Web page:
|Greek||Son of Poseidon and Canace, a daughter of Aeolus or of Helios and Rhodos, and the father of Iphimedeia and Erysichthon, he is also called the father of Pelasgus. He expelled the Pelasgians from the Dotian plain, but was himself obliged to emigrate, and went to Caria, where he founded Cnidus on the Triopian promontory. His son Erysichthon was punished by Demeter with insatiable hunger, because he had violated her sacred grove but others relate the same of Triopas himself. Greek|
|King name |
|Greek||A son of Celeus and Metaneira or Polymnia, or according to others, a son of king Eleusis by Cothonea. Greek|
|God name |
|Greek||The archaic name of Greek god Poseidon.|
|Deity name |
|Greek||A sea deity, who dwells with Father Neptune in a golden palace at the bottom of the sea. The chief employment of tritons is to blow a conch to smooth the sea when it is ruffled.|
|King name |
|Greek||1. A son of Erichthonius and Astyoclie, and a grandson of Dardåñuś. He was married to Calirrhoe, by whom he became the father of Ilus, Assaracus and Ganymedes, and was king of Phrygia. The country and people of Troy derived their name from him. He gave up his son Ganymedes to Zeus for a present of horses.|
|God name |
|Etruscan||Chthonic underworld god. Modeled on the Greek messenger god HERMES, with caduceus (winged rod), winged shoes and cloak, he leads the souls of the dead toward the underworld....|
|Greek||Personification of chance or luck, the Fortuna of the Romans, is called by Pindar a daughter of Zeus the Liberator. She was represented with different attributes. Greek|
|God name |
|Greek||1. A god of chance or accident, was, according to Strabo, worshipped at Athens. 2. An obscene daemon, is mentioned as a companion of Aphrodite and Priapus, and seems to signify "the producer," or "the fructifier." Greek|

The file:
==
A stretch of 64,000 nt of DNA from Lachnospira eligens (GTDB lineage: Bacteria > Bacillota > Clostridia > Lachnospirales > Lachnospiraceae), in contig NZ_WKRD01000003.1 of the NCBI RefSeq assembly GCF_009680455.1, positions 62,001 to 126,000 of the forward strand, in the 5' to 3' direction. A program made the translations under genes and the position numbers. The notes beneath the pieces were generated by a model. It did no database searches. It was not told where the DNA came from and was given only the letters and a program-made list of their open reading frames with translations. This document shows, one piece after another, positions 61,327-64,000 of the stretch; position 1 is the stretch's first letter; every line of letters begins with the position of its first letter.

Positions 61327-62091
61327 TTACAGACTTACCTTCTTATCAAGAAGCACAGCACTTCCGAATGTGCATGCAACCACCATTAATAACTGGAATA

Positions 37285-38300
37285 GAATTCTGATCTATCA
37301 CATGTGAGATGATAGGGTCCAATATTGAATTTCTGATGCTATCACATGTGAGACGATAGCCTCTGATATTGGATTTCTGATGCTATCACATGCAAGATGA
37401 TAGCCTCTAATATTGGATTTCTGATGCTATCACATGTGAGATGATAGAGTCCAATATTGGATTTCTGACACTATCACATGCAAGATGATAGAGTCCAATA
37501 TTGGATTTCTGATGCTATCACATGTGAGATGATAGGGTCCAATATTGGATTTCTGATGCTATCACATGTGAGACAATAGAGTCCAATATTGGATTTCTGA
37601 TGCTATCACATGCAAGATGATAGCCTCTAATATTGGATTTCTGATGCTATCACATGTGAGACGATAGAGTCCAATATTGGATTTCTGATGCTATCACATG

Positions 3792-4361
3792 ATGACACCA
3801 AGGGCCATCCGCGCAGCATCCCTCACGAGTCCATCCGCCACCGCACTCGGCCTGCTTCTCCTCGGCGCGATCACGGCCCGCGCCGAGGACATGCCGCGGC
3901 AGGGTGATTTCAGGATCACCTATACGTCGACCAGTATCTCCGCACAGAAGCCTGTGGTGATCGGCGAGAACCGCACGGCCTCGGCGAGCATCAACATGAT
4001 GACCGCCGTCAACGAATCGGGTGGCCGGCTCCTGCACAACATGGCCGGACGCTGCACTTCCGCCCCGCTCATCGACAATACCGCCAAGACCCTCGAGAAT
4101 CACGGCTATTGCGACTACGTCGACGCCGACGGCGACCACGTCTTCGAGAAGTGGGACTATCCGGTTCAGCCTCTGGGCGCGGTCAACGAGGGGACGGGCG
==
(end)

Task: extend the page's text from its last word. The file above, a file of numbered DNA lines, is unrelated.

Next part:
|Nymph name |
|Greek||The son of Perieres and Gorgophone, and a brother of Aphareus, Leucippus, Icarius, and Arete (Apollodorus) or according to others, a son of Oebalus, by the nymph Bateia or by Gorgophone. Greek|
|Greek||A giant with a hundred heads, fearful eyes, and a most terrible voice. He was the father of the Harpies. Zeus killed him with a thunderbolt, and he lies buried under Mount Etna. Greek|
8 ways to attend college for free
1. Grants and scholarshipsFinancial aid — the traditional way of eliminating college costs — is still available. To increase the odds of landing grants and scholarships, Doug Hewitt, co-author of “Free College Resource Book,” advises students to fill out the Free Application for Federal Student Aid, or FAFSA, and then focus on local prizes.
“There are more scholarships you’ll qualify for in your home state than nationally,” says Hewitt. “Look at local organizations and talk to your high school (guidance) counselor.”
And remember to start your search early. You won’t be the only person wondering how to go to college for free and scholarships can be limited to a first come, first served basis. You should also keep in mind that you don’t need to wait for your senior year to start hunting for scholarships. There are grants and awards available at all high school grade levels.
2. Give service to your countryThe U.S. Coast Guard, Air Force, Military (West Point), Merchant Marine and Naval academies offer free college opportunities to students who serve after college, but cash is also available through ROTC programs closer to home.